This blog is dedicated to the sublime instruments called nose flutes and which produce the most divine sound ever. We have chosen to discard all the native models from S. Pacific and Asia, for they need fingering to be played. We'll concentrate on "buccal cavity driven" nose flutes : the well patented and trademarked metal or plastic ones, plus, by a condemnable indulgence, some wooden craft or home-made productions.

Aug 2, 2012

Home made aluminium nose flute, again!

After my test with a plastic samba whistle, I wanted to build an aluminium nose flute on the same principle (I love to work with aluminium...). As usual, no prior plans (I'm an empirical mind), just the idea of an horizontal cylinder, connected with a nose craddle. Well, I took an aluminium rod and cut a section, then filed the mouth hole.

Then I cut 2 circles in aluminium plate, and sanded them until they almsot fit in the cylinder ends. Finally, I stamped them with a mallet.

Then I cut and filed the labium, very sharp.



One reader asked me how large is my workshop... well, I have to say that I work on my desktop, in front of my computer, with very usual tools (a vise, 2 saws, a large file, some needle files, 2 metal saws, a drill, a mallet and a hammer, sanding paper, cutters, adhesive tape, and several type of glues.). Plus a shaving brush to wipe dust out and liters of great teas. I also have a buffing wheel in my "real" workshop.


The mouth part being alsmot totally done, I cut some parts in order to assemble a nose craddle, pyramid shape, with deep triangular scoops for the base of my nose. Then I glued the parts together with a hard metal bicomponent glue.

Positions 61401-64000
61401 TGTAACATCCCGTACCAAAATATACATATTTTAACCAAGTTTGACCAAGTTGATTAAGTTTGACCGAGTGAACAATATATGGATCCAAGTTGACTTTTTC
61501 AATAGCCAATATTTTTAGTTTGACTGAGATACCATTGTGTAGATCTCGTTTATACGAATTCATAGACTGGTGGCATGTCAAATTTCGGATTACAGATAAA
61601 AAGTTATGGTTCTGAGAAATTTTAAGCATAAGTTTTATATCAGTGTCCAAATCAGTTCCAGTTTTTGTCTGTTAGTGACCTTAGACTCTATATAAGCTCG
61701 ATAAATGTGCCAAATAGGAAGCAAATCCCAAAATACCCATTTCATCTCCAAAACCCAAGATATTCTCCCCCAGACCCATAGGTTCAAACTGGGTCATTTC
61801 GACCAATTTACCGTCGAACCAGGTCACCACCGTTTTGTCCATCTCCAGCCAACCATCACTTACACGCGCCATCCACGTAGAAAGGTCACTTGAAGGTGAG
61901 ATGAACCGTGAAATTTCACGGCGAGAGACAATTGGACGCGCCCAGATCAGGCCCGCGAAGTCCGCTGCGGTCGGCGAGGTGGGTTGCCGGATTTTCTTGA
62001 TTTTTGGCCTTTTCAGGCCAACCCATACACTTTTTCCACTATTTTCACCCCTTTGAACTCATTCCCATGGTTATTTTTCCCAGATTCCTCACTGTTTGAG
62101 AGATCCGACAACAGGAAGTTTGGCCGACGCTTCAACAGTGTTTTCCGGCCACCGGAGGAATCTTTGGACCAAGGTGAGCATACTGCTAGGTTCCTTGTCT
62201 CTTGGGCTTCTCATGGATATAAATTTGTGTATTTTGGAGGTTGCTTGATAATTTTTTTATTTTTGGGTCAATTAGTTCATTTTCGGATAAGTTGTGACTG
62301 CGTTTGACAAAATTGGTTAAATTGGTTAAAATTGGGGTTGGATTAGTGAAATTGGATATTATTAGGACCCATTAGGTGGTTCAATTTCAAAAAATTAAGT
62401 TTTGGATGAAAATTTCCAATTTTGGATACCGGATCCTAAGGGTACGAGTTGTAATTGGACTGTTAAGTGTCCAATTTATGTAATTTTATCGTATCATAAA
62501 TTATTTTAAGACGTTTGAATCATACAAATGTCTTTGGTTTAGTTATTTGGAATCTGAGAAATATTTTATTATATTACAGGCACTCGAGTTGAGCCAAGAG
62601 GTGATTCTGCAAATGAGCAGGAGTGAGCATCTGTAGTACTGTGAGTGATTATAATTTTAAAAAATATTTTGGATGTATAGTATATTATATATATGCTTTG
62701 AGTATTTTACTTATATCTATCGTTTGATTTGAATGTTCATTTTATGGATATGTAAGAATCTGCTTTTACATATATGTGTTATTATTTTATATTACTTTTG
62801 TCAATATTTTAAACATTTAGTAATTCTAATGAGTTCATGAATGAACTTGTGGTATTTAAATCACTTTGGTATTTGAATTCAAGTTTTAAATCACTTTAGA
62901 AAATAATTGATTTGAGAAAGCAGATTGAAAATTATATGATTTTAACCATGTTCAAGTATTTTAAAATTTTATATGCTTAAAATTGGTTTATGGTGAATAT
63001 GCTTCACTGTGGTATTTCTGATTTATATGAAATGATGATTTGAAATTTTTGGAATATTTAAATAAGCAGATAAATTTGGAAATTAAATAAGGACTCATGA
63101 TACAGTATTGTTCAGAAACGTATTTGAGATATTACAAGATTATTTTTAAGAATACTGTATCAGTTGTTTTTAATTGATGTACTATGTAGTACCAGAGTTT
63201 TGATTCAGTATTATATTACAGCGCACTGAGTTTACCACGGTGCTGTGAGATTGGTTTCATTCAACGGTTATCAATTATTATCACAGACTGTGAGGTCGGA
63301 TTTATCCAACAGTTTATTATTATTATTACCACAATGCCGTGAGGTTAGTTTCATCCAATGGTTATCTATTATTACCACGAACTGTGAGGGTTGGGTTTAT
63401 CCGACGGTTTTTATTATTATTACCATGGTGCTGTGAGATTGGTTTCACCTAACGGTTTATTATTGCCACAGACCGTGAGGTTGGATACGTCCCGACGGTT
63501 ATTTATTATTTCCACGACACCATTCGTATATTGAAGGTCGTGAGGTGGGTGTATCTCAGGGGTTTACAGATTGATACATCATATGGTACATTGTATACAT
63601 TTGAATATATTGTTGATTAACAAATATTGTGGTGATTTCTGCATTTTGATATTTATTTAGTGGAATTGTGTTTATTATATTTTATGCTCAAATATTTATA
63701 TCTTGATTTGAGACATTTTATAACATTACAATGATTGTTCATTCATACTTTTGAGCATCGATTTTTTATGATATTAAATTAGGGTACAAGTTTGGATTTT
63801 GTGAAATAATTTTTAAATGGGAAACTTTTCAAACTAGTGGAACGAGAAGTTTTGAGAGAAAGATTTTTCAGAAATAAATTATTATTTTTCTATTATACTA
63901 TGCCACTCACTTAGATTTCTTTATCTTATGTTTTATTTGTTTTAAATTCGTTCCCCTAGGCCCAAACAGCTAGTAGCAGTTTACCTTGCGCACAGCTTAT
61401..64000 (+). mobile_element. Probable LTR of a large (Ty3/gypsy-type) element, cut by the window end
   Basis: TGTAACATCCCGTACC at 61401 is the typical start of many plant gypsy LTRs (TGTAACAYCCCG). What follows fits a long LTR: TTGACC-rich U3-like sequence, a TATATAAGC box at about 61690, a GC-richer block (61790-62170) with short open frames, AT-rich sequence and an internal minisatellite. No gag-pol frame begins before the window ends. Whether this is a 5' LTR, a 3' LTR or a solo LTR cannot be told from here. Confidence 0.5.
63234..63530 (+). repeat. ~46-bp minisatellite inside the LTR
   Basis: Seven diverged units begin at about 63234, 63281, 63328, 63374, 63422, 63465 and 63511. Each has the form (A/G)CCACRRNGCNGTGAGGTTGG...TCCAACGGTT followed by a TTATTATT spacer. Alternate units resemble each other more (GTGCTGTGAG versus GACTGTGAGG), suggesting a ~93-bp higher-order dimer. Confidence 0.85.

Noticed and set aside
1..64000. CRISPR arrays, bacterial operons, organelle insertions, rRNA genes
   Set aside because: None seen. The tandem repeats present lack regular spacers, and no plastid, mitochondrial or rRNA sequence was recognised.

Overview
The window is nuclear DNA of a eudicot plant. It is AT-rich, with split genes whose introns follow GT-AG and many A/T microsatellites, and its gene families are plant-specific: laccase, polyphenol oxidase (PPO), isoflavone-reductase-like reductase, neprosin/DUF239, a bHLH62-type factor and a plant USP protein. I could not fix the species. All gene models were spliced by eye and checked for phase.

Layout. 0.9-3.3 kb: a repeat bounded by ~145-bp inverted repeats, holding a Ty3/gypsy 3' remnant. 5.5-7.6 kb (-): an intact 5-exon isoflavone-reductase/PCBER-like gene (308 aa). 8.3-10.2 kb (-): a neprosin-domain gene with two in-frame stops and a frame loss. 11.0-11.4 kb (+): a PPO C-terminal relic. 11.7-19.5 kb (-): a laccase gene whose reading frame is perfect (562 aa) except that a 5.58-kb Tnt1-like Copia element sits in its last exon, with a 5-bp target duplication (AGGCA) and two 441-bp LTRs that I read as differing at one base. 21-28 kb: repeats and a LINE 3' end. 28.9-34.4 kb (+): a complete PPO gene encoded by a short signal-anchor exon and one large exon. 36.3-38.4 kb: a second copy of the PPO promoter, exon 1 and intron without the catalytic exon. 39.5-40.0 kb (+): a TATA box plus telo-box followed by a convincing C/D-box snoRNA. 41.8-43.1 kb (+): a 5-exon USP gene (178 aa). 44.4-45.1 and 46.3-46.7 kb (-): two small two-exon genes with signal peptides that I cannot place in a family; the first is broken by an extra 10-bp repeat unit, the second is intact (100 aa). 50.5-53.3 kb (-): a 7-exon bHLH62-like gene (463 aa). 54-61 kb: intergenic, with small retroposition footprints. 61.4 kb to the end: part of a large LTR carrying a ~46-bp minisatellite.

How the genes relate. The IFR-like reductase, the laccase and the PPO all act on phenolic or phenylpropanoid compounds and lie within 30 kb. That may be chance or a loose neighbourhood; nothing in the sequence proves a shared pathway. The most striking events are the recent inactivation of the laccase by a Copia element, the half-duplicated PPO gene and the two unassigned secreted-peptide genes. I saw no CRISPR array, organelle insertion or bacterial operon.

Since I had decided to let the nose craddle totally opened, and didn't want the glue to be visible, I sprayed some red painting inside, inspired by the famous fashionable Louboutin shoes, with their recognizable red sole!
Finally, I filed the bit to "open" the end of the airway.

Then, problems began. I had to file the base of the craddle to glue it to the mouth cylinder, but didn't know the best angle. So I skyped Mr. Schuermans, and asked him for technical advices. Chris told me the labium should face the 1/3 of the airway height (uh... so easy when your airway is 1mm thick...). He also told me that making a supplementary chamber in front of the mouth was not a very good idea, so I decided to make the mouth hole bigger than I did, in order to lessen the "several chambers" effect. Chris Schuermans gave me other advices that I will put into practice the next time only : it was too late with this nose flute.

Well, I glued the 2 parts with Auto Weld and let dry for the night.

After the glue was dry, I filed and sanded it, then drilled the "trill hole" and I reamed it.

For sure, I added my "Louboutin" touch, with red paint applied as lipstick :

Done! Here is my Loboutin Hornet ("Hornet", because of the sharp angle shape and the very sharp tonality range) :

Finally, I added 2 short sections of aluminium rod, and glued a red cord to make the Louboutin Hornet hands-free :